With some notable exceptions, such as his infrastructure plan, President Trump is not proposing any massive new spending programs. However, he Is not promising to stop increasing, much less cut, federal spending.

Continue reading

Since 9/11, the Government’s Answer to Every Problem Has Been More Government, by John Whitehead

It’s a cycle: problem→government→government makes problem worse→more government→and so on. From John Whitehead at rutherford.org:

“A government big enough to give you everything you want is a government big enough to take away everything that you have.”—Anonymous

Have you noticed that the government’s answer to every problem is more government—at taxpayer expense—and less individual liberty?

The Great Depression. The World Wars. The 9/11 terror attacks. The COVID-19 pandemic.

Every crisis—manufactured or otherwise—since the nation’s early beginnings has become a make-work opportunity for the government to expand its reach and its power at taxpayer expense while limiting our freedoms at every turn.

Indeed, the history of the United States is a testament to the old adage that liberty decreases as government (and government bureaucracy) grows. To put it another way, as government expands, liberty contracts.

To the police state, this COVID-19 pandemic has been a huge boon, like winning the biggest jackpot in the lottery. Certainly, it will prove to be a windfall for those who profit from government expenditures and expansions.

Given the rate at which the government has been devising new ways to spend our money and establish itself as the “solution” to all of our worldly problems, this current crisis will most likely end up ushering in the largest expansion of government power since the 9/11 terrorist attacks.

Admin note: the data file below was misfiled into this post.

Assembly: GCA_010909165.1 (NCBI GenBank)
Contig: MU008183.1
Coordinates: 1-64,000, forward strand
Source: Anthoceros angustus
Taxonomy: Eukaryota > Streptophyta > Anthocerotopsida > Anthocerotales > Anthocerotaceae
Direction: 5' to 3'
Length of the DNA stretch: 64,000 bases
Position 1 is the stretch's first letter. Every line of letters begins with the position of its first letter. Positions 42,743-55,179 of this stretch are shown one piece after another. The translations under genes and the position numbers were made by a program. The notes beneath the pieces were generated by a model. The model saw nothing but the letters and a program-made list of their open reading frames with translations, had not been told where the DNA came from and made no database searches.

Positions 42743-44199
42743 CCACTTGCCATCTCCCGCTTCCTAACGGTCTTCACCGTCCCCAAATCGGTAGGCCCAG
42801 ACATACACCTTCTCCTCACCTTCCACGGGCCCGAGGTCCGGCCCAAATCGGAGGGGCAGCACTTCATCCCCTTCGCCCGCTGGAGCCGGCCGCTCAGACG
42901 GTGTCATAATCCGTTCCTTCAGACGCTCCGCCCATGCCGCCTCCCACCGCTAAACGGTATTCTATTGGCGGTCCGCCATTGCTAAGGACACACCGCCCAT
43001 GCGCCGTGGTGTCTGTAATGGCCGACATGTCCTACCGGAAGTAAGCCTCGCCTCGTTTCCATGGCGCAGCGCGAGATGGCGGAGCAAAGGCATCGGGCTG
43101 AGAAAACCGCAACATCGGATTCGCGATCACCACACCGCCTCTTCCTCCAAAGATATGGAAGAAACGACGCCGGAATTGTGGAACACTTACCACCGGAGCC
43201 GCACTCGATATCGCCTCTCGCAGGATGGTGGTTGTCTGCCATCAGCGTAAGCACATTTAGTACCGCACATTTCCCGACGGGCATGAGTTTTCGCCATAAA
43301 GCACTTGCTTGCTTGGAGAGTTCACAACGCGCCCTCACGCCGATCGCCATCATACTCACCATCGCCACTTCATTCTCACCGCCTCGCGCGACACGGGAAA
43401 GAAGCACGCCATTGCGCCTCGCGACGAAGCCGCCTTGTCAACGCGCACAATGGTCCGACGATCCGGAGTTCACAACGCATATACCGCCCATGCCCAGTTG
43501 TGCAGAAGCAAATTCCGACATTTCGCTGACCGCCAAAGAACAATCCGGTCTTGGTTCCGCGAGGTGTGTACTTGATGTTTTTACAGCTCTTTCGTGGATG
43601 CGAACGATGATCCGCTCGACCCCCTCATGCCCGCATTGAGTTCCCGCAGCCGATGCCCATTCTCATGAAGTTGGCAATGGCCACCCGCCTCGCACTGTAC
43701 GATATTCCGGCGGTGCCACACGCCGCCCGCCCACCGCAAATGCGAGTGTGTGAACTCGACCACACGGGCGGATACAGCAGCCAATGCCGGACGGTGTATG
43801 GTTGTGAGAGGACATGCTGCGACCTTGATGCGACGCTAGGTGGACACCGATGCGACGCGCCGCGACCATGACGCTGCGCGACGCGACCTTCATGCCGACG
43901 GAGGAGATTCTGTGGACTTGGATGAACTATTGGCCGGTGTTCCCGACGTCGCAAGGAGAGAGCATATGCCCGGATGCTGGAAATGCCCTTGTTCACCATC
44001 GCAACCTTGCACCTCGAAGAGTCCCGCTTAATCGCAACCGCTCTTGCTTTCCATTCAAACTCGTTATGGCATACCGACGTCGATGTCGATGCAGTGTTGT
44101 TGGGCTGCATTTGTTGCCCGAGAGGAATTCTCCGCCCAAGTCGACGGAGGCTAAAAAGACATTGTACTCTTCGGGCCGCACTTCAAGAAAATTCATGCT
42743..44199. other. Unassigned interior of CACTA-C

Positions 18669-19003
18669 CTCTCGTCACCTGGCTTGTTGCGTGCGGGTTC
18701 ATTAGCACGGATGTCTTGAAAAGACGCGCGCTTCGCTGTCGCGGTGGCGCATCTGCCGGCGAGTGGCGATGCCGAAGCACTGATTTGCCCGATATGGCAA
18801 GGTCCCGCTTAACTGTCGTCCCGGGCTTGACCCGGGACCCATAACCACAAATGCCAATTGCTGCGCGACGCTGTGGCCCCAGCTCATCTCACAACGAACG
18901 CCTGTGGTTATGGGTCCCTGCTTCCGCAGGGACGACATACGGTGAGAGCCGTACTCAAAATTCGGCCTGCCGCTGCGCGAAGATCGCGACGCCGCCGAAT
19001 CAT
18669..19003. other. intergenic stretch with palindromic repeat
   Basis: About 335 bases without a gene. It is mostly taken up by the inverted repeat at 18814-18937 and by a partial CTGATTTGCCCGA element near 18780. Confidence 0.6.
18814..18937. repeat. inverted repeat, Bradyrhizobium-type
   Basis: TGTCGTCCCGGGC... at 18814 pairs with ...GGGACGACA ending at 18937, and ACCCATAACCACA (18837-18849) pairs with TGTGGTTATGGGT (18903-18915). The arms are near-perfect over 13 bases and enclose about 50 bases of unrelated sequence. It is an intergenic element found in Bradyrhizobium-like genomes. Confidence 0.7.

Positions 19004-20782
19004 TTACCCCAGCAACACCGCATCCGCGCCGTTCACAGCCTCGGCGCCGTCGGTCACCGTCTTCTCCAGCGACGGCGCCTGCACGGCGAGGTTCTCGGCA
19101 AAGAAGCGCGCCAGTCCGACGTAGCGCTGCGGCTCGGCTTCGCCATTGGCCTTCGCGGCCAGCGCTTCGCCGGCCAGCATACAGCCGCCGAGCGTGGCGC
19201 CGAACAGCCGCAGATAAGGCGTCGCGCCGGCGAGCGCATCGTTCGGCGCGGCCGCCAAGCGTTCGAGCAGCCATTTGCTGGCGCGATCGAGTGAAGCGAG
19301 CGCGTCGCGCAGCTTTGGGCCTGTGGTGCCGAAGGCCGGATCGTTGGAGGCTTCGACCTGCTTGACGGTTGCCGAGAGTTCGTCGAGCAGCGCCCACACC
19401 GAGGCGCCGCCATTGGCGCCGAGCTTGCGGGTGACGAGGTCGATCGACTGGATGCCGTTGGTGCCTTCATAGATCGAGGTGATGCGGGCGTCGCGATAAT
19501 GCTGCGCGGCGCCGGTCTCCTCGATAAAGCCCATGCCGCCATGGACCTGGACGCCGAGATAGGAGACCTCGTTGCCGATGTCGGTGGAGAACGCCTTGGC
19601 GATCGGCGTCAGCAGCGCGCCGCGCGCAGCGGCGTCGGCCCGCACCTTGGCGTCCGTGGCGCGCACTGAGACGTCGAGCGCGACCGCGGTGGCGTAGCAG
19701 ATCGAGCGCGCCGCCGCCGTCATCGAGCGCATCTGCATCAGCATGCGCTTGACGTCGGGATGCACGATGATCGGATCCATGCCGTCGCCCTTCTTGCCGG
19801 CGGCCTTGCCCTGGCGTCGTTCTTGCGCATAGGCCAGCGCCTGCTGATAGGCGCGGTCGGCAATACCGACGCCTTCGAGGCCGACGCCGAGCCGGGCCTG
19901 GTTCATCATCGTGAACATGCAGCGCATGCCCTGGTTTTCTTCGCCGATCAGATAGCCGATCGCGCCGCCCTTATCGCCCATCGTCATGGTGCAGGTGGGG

This is how the emergency state operates, after all.

From 9/11 to COVID-19, “we the people” have acted the part of the helpless, gullible victims desperately in need of the government to save us from whatever danger threatens. In turn, the government has been all too accommodating and eager while also expanding its power and authority in the so-called name of national security.

As chief correspondent Dan Balz asks for The Washington Post, “Government is everywhere now. Where does it go next?

When it comes to the power players that call the shots, there is no end to their voracious appetite for more: more money, more power, more control.

This expansion of government power is also increasing our federal debt in unprecedented leaps and bounds. Yet the government isn’t just borrowing outrageous amounts of money to keep the country afloat. It’s also borrowing indecent sums to pay for programs it can’t afford.

Continue reading

Sen. Rand Paul blasts GOP colleagues, says they should ‘apologize’ to Obama for past spending complaints, by Victor Garcia